Thursday, November 15, 2007

Reframing The Question

"We may consider ourselves lucky when, trying to solve a problem, we succeed in discovering a simpler analogous problem."

- George Polya, How to Solve It

In his book entitled Beyond Greed and Fear: Understanding Behavioral Finance and the Psychology of Investing, Hersh Shefrin poses the following question:

The Dow Jones Industrial Average closed 1998 at 9,181. As a price index, the Dow does not include reinvested dividends. If the Dow were redefined to reflect the reinvestment of all dividends since May 1896, when it commenced at a value of 40, what would its value have been at the end of 1998? In addition to writing down your best guess, also write down a low guess and a high guess, so that you feel 90 percent confident that the true answer will lie between your low guess and your high guess.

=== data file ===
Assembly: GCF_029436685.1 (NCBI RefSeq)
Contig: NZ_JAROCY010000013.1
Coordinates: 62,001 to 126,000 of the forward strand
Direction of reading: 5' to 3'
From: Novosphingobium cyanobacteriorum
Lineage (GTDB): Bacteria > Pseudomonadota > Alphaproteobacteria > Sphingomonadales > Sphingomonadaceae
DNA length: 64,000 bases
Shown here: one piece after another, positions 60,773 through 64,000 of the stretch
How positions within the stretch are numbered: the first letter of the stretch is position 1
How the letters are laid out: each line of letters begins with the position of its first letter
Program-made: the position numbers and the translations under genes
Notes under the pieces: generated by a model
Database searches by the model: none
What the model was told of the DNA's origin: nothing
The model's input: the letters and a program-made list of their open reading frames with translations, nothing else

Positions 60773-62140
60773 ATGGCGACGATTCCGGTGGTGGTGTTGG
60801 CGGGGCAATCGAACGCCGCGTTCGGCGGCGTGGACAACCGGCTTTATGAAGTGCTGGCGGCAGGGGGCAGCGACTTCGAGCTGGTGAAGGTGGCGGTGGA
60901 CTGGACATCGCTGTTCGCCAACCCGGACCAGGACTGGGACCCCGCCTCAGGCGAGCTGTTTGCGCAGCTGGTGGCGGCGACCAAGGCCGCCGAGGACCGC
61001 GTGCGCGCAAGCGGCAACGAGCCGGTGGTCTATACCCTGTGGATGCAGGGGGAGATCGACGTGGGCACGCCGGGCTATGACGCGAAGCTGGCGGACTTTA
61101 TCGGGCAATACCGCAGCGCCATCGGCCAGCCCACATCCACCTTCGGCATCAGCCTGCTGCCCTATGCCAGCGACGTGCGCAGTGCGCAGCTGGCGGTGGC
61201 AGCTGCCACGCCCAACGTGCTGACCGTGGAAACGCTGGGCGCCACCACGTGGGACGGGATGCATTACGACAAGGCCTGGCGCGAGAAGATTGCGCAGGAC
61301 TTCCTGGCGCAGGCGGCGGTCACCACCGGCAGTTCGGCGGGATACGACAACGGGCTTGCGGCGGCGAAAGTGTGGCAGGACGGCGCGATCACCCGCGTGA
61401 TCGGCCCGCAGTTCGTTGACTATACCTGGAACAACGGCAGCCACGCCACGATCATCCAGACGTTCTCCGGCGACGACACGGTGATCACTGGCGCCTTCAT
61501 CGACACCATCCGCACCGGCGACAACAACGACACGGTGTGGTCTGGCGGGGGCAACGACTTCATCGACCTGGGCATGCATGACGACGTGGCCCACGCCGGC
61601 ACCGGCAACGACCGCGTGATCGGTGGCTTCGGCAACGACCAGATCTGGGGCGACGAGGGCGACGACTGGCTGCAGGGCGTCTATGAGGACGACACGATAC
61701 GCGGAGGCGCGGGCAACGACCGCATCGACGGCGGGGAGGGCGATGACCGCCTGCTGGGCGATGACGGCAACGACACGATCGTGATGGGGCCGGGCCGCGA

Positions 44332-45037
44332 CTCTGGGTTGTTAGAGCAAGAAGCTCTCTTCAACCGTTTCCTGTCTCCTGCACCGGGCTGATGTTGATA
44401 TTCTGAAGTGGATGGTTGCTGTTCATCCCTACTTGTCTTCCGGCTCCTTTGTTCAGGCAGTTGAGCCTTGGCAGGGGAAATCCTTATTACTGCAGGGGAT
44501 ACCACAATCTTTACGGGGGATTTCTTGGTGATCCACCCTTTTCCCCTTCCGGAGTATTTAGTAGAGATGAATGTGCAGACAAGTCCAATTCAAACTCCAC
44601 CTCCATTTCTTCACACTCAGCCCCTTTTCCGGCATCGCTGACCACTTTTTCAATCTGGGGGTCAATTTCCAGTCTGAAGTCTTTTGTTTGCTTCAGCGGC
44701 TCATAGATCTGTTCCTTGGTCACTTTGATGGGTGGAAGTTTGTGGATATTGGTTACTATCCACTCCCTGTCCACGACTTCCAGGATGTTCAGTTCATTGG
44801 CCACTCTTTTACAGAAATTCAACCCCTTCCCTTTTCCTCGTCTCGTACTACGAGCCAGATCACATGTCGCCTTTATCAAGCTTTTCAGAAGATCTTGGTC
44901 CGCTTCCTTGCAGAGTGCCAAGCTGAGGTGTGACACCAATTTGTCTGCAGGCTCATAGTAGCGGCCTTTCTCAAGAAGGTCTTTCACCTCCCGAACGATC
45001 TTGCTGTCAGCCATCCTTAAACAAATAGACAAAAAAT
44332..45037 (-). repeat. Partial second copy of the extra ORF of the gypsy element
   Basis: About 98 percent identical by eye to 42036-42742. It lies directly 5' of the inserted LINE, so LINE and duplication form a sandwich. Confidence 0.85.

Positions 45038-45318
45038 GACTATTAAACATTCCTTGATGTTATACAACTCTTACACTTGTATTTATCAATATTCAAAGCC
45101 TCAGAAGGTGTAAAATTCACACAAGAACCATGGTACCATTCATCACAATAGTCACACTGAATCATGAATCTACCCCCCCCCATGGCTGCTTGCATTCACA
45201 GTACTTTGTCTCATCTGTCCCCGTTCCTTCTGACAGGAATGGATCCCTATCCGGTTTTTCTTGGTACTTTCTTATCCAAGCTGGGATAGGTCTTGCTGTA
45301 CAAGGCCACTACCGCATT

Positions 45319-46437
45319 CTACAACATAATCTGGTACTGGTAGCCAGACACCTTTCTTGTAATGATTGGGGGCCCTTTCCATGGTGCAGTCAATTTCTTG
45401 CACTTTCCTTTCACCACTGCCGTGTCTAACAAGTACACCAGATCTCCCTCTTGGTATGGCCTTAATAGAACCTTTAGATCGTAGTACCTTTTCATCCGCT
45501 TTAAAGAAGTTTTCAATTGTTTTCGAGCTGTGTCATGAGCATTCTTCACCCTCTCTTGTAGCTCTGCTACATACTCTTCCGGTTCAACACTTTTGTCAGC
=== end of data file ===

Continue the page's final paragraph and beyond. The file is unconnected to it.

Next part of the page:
I took a wild guess: 40,000. For a low and a high, I chose 20,000 and 60,000. This turned out to be totally wrong - not even in the right ballpark. The correct answer is 652,230. (!)

Apparently I am at least in good company, as the author goes on to state that "virtually nobody finds that the true answer lies between his or her low and high guesses." The author cites this as an example of overconfidence. People generally overestimate their knowledge and abilities, and thus they are frequently surprised by events.

While I think it's a very interesting example, I really felt that the question itself was a much better example of framing than overconfidence. It turns out that the human brain does not work very well with exponential functions like compound interest, so it's not really too surprising that the average person has no clue where the Dow index would be 100 years after inception.